BRIAN DRYDEN
Canadian Catholic News

OTTAWA — True and meaningful reconciliation with Indigenous Canadians, a “just” economic recovery from COVID, action on climate change, and a country that welcomes refugees and immigrants are among issues Catholic and other faith-based organizations want to be addressed in the federal election debates next week.

“We couldn’t have imagined the devastation of the last two years, even if we’d tried,” said Karri Munn-Venn, a policy analyst with the Christian advocacy group Citizens for Public Justice (CPJ).

“But what if we set out now to imagine – and build – a better future? We want Canada's next government to extend a full welcome to refugees, honouring their inherent rights and providing them with equal opportunities,” Munn-Venn said, adding that whatever government is elected “must take swift action towards the full implementation of the UN Declaration on the Rights of Indigenous Peoples.”

 

That sentiment was expressed by most of the Catholic and other faith organizations contacted by Canadian Catholic News for a survey of priority election issues during the leaders debates, Sept. 8 in French and Sept. 9 in English.

Joe Gunn of the Catholic Centre Oblat – A Voice for Justice said the centre has joined with other like-minded organizations such as CPJ to focus on four key areas during the election campaign and at the debates.

“The four most pressing issues facing Canada are reconciliation with Indigenous Peoples, the climate crisis, poverty and growing inequality, and racial and religious intolerance,” according to Gunn.

CPJ’s executive director Willard Metzger told Canadian Catholic News the organization wants to hear from the parties what they will do for the “common good.”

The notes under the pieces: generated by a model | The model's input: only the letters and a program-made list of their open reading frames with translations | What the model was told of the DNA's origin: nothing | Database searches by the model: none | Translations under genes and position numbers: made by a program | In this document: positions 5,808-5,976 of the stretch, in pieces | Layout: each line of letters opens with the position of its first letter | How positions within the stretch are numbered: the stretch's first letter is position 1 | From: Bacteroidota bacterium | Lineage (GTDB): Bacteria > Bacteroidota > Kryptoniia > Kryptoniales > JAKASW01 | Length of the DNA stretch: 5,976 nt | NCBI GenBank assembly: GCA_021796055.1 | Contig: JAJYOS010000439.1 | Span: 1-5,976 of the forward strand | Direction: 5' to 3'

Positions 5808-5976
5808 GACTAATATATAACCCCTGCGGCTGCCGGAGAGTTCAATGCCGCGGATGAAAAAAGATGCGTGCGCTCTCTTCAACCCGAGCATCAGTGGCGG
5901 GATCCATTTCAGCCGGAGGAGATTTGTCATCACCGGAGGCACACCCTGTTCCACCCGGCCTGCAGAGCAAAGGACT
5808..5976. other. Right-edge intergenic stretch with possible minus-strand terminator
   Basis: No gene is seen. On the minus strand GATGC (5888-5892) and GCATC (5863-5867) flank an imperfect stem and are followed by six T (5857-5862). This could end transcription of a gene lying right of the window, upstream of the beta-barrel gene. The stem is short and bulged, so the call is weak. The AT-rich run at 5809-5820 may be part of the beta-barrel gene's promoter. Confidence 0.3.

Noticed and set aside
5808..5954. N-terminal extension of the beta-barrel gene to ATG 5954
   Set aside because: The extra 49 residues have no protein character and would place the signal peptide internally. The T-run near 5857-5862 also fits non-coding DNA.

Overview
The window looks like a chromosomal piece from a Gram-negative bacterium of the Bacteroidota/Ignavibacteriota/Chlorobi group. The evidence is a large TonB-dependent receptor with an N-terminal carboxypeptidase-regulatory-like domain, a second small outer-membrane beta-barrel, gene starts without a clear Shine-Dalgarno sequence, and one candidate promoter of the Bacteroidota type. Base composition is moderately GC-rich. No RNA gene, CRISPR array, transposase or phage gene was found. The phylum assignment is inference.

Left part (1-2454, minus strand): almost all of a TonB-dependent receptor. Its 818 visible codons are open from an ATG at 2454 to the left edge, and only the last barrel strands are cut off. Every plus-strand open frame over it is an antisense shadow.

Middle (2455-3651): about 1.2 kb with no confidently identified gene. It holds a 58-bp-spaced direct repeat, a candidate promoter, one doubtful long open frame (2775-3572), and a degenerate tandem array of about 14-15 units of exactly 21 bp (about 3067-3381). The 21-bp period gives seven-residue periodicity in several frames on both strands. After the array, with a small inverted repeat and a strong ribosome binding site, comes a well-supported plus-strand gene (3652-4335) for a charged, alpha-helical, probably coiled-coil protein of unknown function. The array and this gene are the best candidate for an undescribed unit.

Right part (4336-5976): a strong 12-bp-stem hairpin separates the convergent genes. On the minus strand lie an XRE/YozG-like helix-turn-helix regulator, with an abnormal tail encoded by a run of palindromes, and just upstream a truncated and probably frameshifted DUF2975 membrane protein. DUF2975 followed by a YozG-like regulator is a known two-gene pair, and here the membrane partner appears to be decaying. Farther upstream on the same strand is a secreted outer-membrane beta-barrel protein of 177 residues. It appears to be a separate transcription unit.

“We envision a society in which individuals, communities, institutions, and governments all contribute to and benefit from the common good,” Metzger said.

“We value respect, dignity, fairness, and justice. It is our view that public policy should prioritize human and environmental rights, well-being, sustainability, and love.”

The common good is also a theme that the relatively new lay Catholic organization Catholic Conscience stresses. The federal election is “an opportunity to ensure that the nation is guided by leaders who will provide practical and efficient leadership with the good of all in mind – including the unborn, the elderly, the young, families, and those who are too often forgotten by society – as well as workers, farmers, business owners, and all future generations.”

CPJ socio-economic policy analyst Natalie Appleyard wants to see how the parties foster a continuation of  the way Canadians rallied together during the hardest days of the COVID pandemic.

“The way communities and various levels of government pulled together at the beginning of the pandemic demonstrated our capacity to mobilize the necessary will and resources in the face of emergency,” Appleyard said. “We want Canada’s next government to take action to end poverty in all its forms everywhere, improve equity and outcomes for individuals and communities facing systemic oppression, and implement a fair and progressive tax system that contributes to a more equitable distribution of wealth.”

The leaders of the Liberal, Conservative, NDP, Bloc, and Green parties will participate in the debates. To participate, parties had to be represented in the House of Commons, have received at least four per cent of votes in the last election, or have received at least four per cent public support in national polls five days after the election was called.